Island of the Dead (2000)


(director/writer: Tim Southam; screenwriter: Peter Koper; cinematographer: Daniel Jobin; editor: Heidi Haines; music: Gaëtan Gravel/Serge LaForest; cast: Malcolm McDowell (Rupert King), Talisa Soto (Melissa O’Keefe), Kent McQuaid (James Neely), Bruce Ramsay (Tony Matos), Paul Hopkins (Rodger),Mos Def (Robbie J), Michel Perron (Captain Chanon), Daniel Pilon (Mayor); Runtime: 92; MPAA Rating: R; producers: Christine Kavanagh/Luciano Lisi; Unapix Entertainment Productions; 2000)

If it wasn’t for Malcolm McDowell slumming in this B film, it would have been a lot worse than just a bad film.

Reviewed by Dennis Schwartz

Tim Southam (“Drowning in Dreams”) directs and cowrites with Peter Koper this poor man’s horror flick, that’s never scary (unless looking at maggots is scary), never meaningful and never interesting. It’s a quickie made for TV pic. If it wasn’t for Malcolm McDowell slumming in this B film, it would have been a lot worse than just a bad film.

Billionaire land developer Rupert King (Malcolm McDowell), a Donald Trump-like tycoon, gets the deed from the city to Hart Island, a place used by NYC since 1869 to bury the paupers and unidentified in mass graves. King is set to build Hope City on the island for the homeless and troubled, giving them shelter and a place to live as a second chance on life. The tycoon is undisturbed that the place might be cursed if he unearths the graves of the dead, and is undisturbed that his altruism is not genuine. King, a major shareholder in a giant pharmaceutical company, secretly plans to use his unfortunate charity cases as guinea pigs for research (think death camp experiments by the Nazis!).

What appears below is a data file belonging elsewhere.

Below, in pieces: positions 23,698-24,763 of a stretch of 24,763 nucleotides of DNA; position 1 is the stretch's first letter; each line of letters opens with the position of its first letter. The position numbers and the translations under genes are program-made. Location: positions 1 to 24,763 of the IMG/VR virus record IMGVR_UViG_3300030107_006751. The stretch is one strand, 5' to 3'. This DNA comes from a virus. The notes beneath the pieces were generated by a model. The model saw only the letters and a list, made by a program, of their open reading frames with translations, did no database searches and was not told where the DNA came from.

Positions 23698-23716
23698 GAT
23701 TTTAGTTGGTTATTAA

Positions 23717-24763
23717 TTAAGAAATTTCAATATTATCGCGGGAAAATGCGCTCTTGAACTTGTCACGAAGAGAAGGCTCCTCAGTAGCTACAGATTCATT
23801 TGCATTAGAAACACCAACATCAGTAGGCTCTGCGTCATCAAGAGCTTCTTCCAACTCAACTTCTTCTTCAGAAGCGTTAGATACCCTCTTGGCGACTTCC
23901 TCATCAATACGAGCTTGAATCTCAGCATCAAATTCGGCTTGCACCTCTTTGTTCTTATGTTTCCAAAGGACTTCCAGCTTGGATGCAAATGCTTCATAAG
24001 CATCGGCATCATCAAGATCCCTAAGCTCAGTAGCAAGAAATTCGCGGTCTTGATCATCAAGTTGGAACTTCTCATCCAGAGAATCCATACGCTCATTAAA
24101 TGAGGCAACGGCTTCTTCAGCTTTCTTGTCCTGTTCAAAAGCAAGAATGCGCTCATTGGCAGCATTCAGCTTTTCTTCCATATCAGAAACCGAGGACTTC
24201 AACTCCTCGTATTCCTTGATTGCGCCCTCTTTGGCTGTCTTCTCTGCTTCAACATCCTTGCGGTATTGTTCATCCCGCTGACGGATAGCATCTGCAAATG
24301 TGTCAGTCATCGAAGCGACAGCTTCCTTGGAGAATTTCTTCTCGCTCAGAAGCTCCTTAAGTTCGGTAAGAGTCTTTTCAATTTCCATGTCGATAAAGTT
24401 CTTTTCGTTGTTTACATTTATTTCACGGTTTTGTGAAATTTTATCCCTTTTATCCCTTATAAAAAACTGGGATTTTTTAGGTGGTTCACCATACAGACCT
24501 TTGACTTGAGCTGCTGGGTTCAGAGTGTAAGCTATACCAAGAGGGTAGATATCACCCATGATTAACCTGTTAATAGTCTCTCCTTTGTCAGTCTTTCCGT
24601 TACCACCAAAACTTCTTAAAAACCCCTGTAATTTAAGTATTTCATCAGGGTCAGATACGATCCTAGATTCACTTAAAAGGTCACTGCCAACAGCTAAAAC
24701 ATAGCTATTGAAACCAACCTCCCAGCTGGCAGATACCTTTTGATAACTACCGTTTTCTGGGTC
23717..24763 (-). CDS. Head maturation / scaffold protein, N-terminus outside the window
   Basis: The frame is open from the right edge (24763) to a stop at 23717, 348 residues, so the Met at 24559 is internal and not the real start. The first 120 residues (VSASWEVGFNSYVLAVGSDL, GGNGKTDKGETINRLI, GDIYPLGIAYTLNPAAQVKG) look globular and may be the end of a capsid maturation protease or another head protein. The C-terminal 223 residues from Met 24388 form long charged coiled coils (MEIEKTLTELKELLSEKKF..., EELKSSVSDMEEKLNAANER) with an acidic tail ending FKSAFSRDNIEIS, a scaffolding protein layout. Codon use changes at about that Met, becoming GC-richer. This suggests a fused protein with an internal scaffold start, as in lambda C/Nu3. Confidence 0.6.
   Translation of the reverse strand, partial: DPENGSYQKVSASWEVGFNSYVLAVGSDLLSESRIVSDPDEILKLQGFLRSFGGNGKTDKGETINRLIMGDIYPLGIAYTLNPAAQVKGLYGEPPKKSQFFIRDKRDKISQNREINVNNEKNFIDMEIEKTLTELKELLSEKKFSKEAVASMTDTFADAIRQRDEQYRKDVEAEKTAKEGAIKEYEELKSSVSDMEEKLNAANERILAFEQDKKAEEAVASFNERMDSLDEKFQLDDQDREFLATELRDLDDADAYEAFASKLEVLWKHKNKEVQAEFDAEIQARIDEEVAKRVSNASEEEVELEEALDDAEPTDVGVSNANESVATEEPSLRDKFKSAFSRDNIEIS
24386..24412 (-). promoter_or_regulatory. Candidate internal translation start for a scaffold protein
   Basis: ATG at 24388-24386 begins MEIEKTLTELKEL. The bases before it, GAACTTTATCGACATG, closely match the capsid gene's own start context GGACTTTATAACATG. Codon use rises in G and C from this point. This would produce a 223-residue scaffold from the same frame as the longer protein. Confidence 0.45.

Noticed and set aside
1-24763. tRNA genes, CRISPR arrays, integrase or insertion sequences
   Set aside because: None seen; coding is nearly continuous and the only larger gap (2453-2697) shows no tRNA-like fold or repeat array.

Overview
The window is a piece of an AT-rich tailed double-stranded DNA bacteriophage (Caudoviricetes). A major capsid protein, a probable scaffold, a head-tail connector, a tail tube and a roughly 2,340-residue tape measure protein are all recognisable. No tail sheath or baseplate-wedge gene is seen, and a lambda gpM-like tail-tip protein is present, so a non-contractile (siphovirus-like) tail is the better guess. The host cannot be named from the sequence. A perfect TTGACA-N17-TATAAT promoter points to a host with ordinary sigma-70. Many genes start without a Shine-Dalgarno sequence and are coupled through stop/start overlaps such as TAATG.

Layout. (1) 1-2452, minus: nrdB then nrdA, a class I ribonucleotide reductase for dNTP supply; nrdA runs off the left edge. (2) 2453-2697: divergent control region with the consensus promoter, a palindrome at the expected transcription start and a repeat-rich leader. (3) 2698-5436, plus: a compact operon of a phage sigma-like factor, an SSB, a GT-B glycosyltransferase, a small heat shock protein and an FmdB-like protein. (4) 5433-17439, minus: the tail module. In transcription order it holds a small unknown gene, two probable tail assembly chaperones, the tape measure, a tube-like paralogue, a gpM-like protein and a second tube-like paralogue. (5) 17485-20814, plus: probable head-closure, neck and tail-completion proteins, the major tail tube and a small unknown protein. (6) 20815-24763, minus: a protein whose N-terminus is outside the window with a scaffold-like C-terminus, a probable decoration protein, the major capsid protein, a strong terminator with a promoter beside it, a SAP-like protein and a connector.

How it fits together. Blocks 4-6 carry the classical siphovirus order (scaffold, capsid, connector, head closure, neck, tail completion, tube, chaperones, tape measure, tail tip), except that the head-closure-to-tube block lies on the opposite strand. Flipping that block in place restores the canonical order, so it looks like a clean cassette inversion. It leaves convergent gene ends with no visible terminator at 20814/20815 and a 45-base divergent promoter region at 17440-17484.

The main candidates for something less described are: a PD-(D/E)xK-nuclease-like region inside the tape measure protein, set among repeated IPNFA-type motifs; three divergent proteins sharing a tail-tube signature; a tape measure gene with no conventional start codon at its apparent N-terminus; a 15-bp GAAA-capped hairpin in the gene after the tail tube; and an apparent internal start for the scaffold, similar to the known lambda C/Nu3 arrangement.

King’s loyal aide Rodger (Paul Hopkins) accompanies the vile philanthropist to Hart Island, as the gushing mayor (Daniel Pilon) in a formal ceremony gives him the deed to the island. Also on the island are big-hearted Sgt. Melissa O’Keefe (Talisa Soto), from the Missing Persons Bureau, who is there to ID an orphan girl who was a murder victim. She’s met on the island, after taking the ferry there, by the genial Captain Chanon (Michel Perron), who is in charge of the island security. The ferry also brings two non-violent convicts, the body-pierced heavy metal musician Neely (Kent McQuaid) and a nice guy ex-cop named Tony Matos (Bruce Ramsay), who claims he was framed by cops in his own precinct and is optimistic that in his new trial justice will be served. I think some romance is in the air between Melissa and Tony, but that’s handled so subtly that it might not be so. In any case the prisoners join a work detail with other prisoners, that includes Robbie J(Mos Def, hip-hop artist).

The highlight scene has thousands of disease-carrying flies attacking the island guests, as they hunt down the humans to show their disapproval of what they have done to Hart Island (but this is no Hitchcock’s The Birds, even if it might wish it was!) and after one bite the vic’s body deteriorates. After being trapped on the island overnight, it was not difficult to guess which two survive the attack to live another day in the city (as if it mattered or anyone cared in this uninspiring pic).